Blue-blocking glasses as additive treatment for mania: a randomized placebo-controlled trial

Authors

  • Tone EG Henriksen,

    Corresponding author
    1. Section for Psychiatry, Department of Clinical Medicine, Faculty of Medicine and Dentistry, University of Bergen, Bergen, Norway
    2. Division of Mental Health Care, Valen Hospital, Fonna Local Health Authority, Valen, Norway
    3. Moodnet Research Group, Division of Psychiatry, Haukeland University Hospital, Bergen, Norway
    • Corresponding author:

      Tone E. G. Henriksen Valen Sjukehus Sjukehusvegen 26 Valen 5451 Norway

      Fax: +4753466401

      E-mail: tgjo@helse-fonna.no

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  • Silje Skrede,

    1. Dr. Einar Martens Research Group for Biological Psychiatry, Center for Medical Genetics and Molecular Medicine, Haukeland University Hospital, Bergen, Norway
    2. The Norwegian Centre for Mental Disorder Research (Norment), The KG Jebsen Centre for Psychosis Research, Department of Clinical Science, University of Bergen, Bergen, Norway
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  • Ole B Fasmer,

    1. Section for Psychiatry, Department of Clinical Medicine, Faculty of Medicine and Dentistry, University of Bergen, Bergen, Norway
    2. Moodnet Research Group, Division of Psychiatry, Haukeland University Hospital, Bergen, Norway
    3. The KG Jebsen Centre for Research on Neuropsychiatric Disorders, Department of Clinical Science, University of Bergen, Bergen, Norway
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  • Helle Schoeyen,

    1. Section for Psychiatry, Department of Clinical Medicine, Faculty of Medicine and Dentistry, University of Bergen, Bergen, Norway
    2. Moodnet Research Group, Division of Psychiatry, Haukeland University Hospital, Bergen, Norway
    3. Division of Psychiatry, Stavanger University Hospital, Stavanger, Norway
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  • Ieva Leskauskaite,

    1. Division of Mental Health Care, Haugesund Hospital, Fonna Local Health Authority, Valen, Norway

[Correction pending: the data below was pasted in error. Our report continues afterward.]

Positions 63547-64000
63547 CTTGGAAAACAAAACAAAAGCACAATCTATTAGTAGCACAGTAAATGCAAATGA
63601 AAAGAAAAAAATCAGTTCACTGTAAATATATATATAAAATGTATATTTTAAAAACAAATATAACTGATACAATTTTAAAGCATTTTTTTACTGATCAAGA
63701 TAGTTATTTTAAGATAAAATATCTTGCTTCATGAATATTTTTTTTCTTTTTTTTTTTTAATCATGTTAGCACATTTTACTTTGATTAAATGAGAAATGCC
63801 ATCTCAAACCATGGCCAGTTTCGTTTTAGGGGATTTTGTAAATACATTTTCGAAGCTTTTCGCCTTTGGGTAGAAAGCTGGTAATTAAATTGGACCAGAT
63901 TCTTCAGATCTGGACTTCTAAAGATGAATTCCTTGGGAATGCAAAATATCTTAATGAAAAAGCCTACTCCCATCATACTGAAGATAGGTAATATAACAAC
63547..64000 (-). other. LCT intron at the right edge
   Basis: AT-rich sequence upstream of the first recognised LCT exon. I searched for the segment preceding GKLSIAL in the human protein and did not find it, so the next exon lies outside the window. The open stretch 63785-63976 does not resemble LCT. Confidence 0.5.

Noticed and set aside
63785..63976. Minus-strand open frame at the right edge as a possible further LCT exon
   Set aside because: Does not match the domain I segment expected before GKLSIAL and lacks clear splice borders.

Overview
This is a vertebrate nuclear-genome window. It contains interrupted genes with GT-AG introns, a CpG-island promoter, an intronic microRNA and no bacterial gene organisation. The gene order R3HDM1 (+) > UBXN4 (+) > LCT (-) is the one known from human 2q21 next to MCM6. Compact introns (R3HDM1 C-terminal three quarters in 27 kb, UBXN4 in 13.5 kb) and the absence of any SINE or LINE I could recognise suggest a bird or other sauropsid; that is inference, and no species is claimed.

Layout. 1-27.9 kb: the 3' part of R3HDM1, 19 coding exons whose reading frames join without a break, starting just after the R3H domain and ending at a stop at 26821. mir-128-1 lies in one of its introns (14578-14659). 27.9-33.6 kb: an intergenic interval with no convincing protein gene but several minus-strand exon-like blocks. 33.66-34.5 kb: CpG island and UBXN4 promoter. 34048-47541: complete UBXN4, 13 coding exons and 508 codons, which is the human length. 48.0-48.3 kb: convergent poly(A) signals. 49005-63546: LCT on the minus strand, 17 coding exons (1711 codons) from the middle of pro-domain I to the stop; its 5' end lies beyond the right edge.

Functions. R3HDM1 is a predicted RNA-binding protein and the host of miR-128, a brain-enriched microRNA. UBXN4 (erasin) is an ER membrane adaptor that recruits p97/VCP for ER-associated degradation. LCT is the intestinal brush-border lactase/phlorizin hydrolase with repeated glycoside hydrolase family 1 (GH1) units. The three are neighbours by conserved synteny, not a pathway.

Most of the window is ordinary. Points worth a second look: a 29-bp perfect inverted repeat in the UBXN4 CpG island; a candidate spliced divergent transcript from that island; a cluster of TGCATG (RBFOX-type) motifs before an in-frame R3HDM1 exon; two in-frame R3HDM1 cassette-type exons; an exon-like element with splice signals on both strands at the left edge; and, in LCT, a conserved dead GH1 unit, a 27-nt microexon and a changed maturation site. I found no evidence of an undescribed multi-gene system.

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  • Jeanette Bjørke-Bertheussen,

    1. Division of Psychiatry, Stavanger University Hospital, Stavanger, Norway
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  • Jörg Assmus,

    1. Centre for Clinical Research, Haukeland University Hospital, Bergen, Norway
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  • Børge Hamre,

    1. Department of Physics and Technology, University of Bergen, Bergen, Norway
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  • Janne Grønli,

    1. Department of Biological and Medical Psychology, Faculty of Psychology, University of Bergen, Bergen, Norway
    2. Sleep and Performance Research Center, Washington State University, Washington, USA
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  • Anders Lund

    1. Section for Psychiatry, Department of Clinical Medicine, Faculty of Medicine and Dentistry, University of Bergen, Bergen, Norway
    2. Moodnet Research Group, Division of Psychiatry, Haukeland University Hospital, Bergen, Norway
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Abstract

Objectives

The discovery of the blue lightsensitive retinal photoreceptor responsible for signaling daytime to the brain suggested that light to the circadian system could be inhibited by using blue-blocking orange tinted glasses. Blue-blocking (BB) glasses are a potential treatment option for bipolar mania. We examined the effectiveness of BB glasses in hospitalized patients with bipolar disorder in a manic state.

Methods

In a single-blinded, randomized, placebo-controlled trial (RCT), eligible patients (with bipolar mania; age 18–70 years) were recruited from five clinics in Norway. Patients were assigned to BB glasses or placebo (clear glasses) from 6 p.m. to 8 a.m. for 7 days, in addition to treatment as usual. Symptoms were assessed daily by use of the Young Mania Rating Scale (YMRS). Motor activity was assessed by actigraphy, and compared to data from a healthy control group. Wearing glasses for one evening/night qualified for inclusion in the intention-to-treat analysis.

Results

From February 2012 to February 2015, 32 patients were enrolled. Eight patients dropped out and one was excluded, resulting in 12 patients in the BB group and 11 patients in the placebo group. The mean decline in YMRS score was 14.1 [95% confidence interval (CI): 9.7–18.5] in the BB group, and 1.7 (95% CI: −4.0 to 7.4) in the placebo group, yielding an effect size of 1.86 (Cohen's d). In the BB group, one patient reported headache and two patients experienced easily reversible depressive symptoms.

Conclusions

This RCT shows that BB glasses are effective and feasible as add-on treatment for bipolar mania.

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